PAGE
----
Tuesday, May 17, 2005

Mind Control for Mothers

by Anne Zelenka
I had the happy experience this morning of seeing that my EconoMom blog had been referenced by Cynical Mom in a discussion of her decision to switch from full-time to part-time work. She described how she was annoyed by people congratulating her on the decision, implying that she was making the change for the good of 1.3 children (she is pregnant with her second). She did not make the decision for the good of her children, she said; she made it for herself. She wanted more time with her son and she didn't want to make him stay up late or take her own time away or eliminate time with her husband.

Are we allowed as mothers to make decisions just because they benefit us? Or do we always have to put ourselves second? Are we allowed to be honest about how we make our choices and how they make us feel? Or do we have to candy everything into an Everlasting Gobstopper of motherly sweetness?

I know the annoyance that Cynical Mom feels. I get annoyed when people congratulate me for staying home with my kids. That only happens when they don't know I have full-time live-in care for my three children. I have noted before that the reason I don't work is not to benefit my kids. I don't work because I'm relatively lazy and I don't like corporate politics. Yes, it means my kids see more of me. That's great, but that's not why I'm at home. So don't pretend you understand my life just because you can slap the letters SAHM on me.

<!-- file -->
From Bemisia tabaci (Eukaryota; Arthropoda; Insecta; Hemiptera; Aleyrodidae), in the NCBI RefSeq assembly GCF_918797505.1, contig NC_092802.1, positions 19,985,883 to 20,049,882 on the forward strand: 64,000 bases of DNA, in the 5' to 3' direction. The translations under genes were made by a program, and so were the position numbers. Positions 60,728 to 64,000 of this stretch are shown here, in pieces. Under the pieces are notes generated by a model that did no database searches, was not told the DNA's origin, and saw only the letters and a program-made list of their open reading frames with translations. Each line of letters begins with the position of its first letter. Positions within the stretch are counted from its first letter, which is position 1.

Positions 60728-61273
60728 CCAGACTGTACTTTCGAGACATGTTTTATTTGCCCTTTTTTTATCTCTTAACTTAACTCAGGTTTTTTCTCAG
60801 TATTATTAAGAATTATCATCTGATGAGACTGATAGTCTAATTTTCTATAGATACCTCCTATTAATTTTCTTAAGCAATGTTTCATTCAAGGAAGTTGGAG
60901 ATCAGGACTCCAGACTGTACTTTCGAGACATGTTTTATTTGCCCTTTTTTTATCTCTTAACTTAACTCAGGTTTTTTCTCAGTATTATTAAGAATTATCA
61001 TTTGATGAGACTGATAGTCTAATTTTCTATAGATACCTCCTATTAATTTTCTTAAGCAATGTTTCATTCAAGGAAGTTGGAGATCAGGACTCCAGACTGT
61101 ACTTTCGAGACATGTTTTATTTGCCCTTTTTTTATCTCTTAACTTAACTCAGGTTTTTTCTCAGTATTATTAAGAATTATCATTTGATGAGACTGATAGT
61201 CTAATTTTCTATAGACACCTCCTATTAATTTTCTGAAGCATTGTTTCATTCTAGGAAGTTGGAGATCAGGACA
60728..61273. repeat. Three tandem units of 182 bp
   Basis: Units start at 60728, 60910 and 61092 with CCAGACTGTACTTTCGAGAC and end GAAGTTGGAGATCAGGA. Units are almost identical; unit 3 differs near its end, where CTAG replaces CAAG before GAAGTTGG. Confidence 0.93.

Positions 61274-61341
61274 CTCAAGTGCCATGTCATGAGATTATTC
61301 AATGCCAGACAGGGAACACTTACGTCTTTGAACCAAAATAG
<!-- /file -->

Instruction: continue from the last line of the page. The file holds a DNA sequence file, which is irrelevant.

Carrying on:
Sadly, Cynical Mom decided to take her post down, probably because of the unhelpful comments she received. One slammed her for being negative. Being analytical and serious and thoughtful does not always equal negative! And we are allowed to express our reservations at how society at large controls us through its motherhood rhetoric. The second comment was more sensitive but told her she was just plain wrong about her own motivations and about whether it is better for her son if she works part-time.

Are we allowed as mothers to have our own minds, our own beliefs, our own ways of meeting the world? Sometimes I think we're not.


Blogger Howard said...

I think that is great for you..WHy don't you just join a bridge club and leave everything to your paid help!!!

4:36 PM  
Blogger Cynical Mom said...

I didn't take it down permanently, just wanted to rethink it. I think I may post it again without the specific references to the comments people made, as I don't want them to think I don't appreciate the intent behind the comments, so I'll probably make it more generic, along the lines of "People told me foo when I said I was going part time." I will repost it when I have time later this week.